Some believe that the Christian worldview is declining in America and Europe. This should alarm us, especially if we say that we are interested in restoring the Christianity one reads about in the New Testament. I say this because the early church had a profound impact upon their culture (Acts 17:6).
It should not surprise us that it was said of them that they “turned the world upside down.” The gospel is the power God uses to save us (Rom. 1:16). When we share God’s Word with others, it produces faith. It can set them free from the slavery of sin. It is the seed that causes them to be born again. Christians, we all know this.
So why would Christianity be on the decline in America and Europe? Some would point to Christians not acting like Christians in various ways. That certainly is part of the reason. Others might point to religious division, society’s growing acceptance of sexual abominations, or post-modernism and its unwillingness to judge the merits of worldviews and ideas.
The thing is, all of these problems existed in the Roman empire two thousand years ago…and in much more blatant ways than today, I might add. And yet the early Christians still “turned the world upside down.” Why?
“Well, it was because some of them could perform miracles.” No, not necessarily. Examine carefully the New Testament record and you’ll see that even when the miraculous was performed, it was still the message which cut the hearts of hearers and brought them to repentance (cf. Acts 2:37-38).
Here’s the truth. Generally speaking, God’s people in western culture have not shouldered the God-given responsibility to share the gospel with the whole world (Mark 16:15). “Go into all the world and preach the gospel to the whole creation” is not something that’s vague or difficult to understand. This command is actually easy to understand. It’s quite precise. It’s also demanding. It requires diligent effort, great sacrifice, and constant prayer.
Christians should memorize and always keep in mind the lessons of the parable of the sower (Lk. 8:4-15). The seed represents God’s Word. The road represents those who outright reject God’s Word. The rocky soil represents those who initially obey God’s Word but later fall away because of hardship and persecution. The thorny soil represents those who initially obey God’s Word but then fail to grow spiritually because they’re distracted by “the cares and riches and pleasures of life.”
Distracted by the cares and riches and pleasures of life…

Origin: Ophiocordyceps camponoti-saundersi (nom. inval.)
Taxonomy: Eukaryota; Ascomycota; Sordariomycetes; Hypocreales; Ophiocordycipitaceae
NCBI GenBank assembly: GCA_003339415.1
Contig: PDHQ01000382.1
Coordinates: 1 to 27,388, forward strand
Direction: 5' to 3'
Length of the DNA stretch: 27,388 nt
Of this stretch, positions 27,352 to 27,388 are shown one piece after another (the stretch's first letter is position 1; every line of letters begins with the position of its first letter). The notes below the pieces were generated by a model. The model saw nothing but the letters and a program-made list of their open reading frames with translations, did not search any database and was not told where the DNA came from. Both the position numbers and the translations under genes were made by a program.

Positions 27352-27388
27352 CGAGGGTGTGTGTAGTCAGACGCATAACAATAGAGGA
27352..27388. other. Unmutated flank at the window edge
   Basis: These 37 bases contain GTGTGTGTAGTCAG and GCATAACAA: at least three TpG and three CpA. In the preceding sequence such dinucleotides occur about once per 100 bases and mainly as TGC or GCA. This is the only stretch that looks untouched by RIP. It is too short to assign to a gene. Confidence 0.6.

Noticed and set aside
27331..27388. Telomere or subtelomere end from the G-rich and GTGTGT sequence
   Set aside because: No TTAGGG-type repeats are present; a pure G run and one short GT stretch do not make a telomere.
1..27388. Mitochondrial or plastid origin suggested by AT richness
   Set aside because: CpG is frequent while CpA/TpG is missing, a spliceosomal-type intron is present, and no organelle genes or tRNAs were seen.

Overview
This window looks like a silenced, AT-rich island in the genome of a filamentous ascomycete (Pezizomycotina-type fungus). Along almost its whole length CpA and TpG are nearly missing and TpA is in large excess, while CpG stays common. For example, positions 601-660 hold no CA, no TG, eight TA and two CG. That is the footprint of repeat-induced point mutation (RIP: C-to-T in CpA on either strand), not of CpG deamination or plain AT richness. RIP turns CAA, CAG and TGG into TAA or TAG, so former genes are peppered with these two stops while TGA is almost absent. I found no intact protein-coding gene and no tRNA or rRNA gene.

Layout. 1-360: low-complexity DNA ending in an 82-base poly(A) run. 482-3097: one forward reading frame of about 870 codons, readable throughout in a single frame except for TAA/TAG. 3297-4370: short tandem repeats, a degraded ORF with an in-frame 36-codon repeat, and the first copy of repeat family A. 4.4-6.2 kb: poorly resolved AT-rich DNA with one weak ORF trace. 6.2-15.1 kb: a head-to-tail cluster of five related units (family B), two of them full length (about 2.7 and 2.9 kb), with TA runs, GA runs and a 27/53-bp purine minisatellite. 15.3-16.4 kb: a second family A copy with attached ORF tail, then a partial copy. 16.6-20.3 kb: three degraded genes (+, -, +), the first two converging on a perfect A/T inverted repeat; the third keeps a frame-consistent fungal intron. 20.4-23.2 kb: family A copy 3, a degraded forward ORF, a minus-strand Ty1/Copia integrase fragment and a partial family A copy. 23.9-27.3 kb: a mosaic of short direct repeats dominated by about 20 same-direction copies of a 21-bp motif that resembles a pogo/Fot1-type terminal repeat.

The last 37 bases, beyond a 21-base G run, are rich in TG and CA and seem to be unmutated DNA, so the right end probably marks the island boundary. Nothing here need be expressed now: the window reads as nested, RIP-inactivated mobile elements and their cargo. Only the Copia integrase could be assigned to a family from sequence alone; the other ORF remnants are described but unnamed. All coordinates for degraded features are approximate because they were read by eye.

Let’s be honest. That describes quite a lot of us, doesn’t it? It has for a generation or two. Don’t believe me? Which are you more easily inclined to do in your free time, and which do you find more enjoyment in doing? Binging TV shows and spending lots of time online…or studying God’s Word? Let’s be honest. With so many of us, it’s the former.
God wants us to be the good soil, those with honest and good hearts who obey God’s Word and then keep on obeying it. Those who grow spiritually. Christians who teach others the gospel.
The parable of the sower is valuable because it lets us know what kind of responses we will get when we go out and share the good news with the world. However, it’s even more valuable because it sheds light and insight into who we ourselves really are.
What kind of soil in the parable represents you, Christian? Again, from what I see the thorny soil represents quite a lot of us. We are very much distracted by the cares and riches and pleasures of life. I’ve been in that category myself several times. But I’ve also seen some in the rocky soil too, those who fall away due to trials and persecution.
It’s exciting and very much a blessing to be part of the good soil. It also requires a lot of hard work, self-control, and sacrifice…but it’s worth it, Christians. Daily, deep study of Scripture…diving deep into parts of the Bible with which you’re unfamiliar, studying again the parts you already know so that you know them even more…is very rewarding. Watching yourself change for the better…leaving behind those sinful, harmful, immature habits and attitudes and replacing them with a kind, considerate, patient, loving persona that is closer to what Jesus would have us to be…is a blessing not only for you but for those around you. Talking with lost souls about Jesus…letting your light shine by being kind and considerate to them, patiently and gently sharing with them the scriptural truths they need so desperately, watching with pride and joy as some of them repent and commit their lives to Christ as they come up out of the waters of baptism…there’s no greater blessing.
It’s a blessing…and a work…which God wants all of us to know. Are you sowing the seed of the kingdom, brother and sister?